This is not a gallery of high-quality photography; it is a homage to a brilliant English author with a photographic memory and a true sense of 'place' who could describe in words, better than most of us can with images, the English landscape. In September 2014 Jane, Trevor and Robin Williams spent seven days tracing locations relating to Thomas Hardy's life and work in "Wessex", the ancient Kingdom resurrected by Hardy. From Swanage in the East to Boscastle in the West they covered six Counties and dozens of locations (too many to record fully here). Hardy was one of England's greatest authors with 15 novels, 50 short stories and over 900 poems to his name. He made 'place' central to his narrative – almost at times a character – and had a unique ability to observe, remember and recreate the details of rural life in Dorset. Often described as a pessimistic fatalist, Hardy believed that he described life as it really was, with luck and chance playing its part in the lives of his characters as they struggled against their passions and social circumstances. His novels were controversial and profoundly challenging at the time of publication. Indirectly he documented a rural way of life that had changed little in 400 years, but which has now gone forever, save for echoes in folk music and a few country activities like Maypole dancing, or the making of Corn Dollies. After 35 years as a bachelor, Hardy was married twice – to Emma Gifford for 38 years and then to Florence Dugdale for 14 years – until his death at the age of 87 in 1928. In Hardyan, 'gothic' style, his heart belonged to Dorset and is buried with the rest of his family in Stinsford graveyard, his body belonged to the Nation and is buried in Poet's corner, Westminster Abbey.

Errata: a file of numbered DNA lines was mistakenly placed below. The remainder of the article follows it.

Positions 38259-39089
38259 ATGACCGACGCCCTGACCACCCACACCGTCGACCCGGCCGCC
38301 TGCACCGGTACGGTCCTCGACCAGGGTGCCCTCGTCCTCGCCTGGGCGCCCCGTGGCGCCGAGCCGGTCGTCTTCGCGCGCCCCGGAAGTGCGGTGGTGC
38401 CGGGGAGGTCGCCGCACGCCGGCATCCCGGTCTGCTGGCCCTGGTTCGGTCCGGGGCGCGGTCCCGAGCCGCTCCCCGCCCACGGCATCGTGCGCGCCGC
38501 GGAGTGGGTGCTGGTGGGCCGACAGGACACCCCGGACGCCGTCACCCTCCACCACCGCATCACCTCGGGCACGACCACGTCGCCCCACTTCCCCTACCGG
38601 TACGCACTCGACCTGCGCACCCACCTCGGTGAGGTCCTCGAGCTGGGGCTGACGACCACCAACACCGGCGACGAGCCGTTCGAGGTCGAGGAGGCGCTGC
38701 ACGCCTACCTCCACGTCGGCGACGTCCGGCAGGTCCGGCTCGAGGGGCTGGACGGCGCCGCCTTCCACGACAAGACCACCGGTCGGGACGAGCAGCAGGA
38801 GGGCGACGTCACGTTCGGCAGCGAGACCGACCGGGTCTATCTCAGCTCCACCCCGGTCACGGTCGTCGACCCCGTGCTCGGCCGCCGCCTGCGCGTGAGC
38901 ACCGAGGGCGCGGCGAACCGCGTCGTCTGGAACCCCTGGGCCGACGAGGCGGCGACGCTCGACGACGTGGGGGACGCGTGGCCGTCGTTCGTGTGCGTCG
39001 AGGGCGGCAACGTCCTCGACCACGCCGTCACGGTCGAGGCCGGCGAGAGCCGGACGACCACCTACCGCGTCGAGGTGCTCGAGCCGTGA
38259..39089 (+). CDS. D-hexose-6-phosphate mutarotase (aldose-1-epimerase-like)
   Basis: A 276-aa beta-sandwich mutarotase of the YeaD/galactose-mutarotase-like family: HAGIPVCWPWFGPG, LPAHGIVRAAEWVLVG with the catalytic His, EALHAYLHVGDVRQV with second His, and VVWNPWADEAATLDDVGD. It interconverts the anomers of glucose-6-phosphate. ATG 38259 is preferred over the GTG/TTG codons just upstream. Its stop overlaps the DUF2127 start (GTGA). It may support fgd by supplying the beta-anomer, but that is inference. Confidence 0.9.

© Robin Williams Photography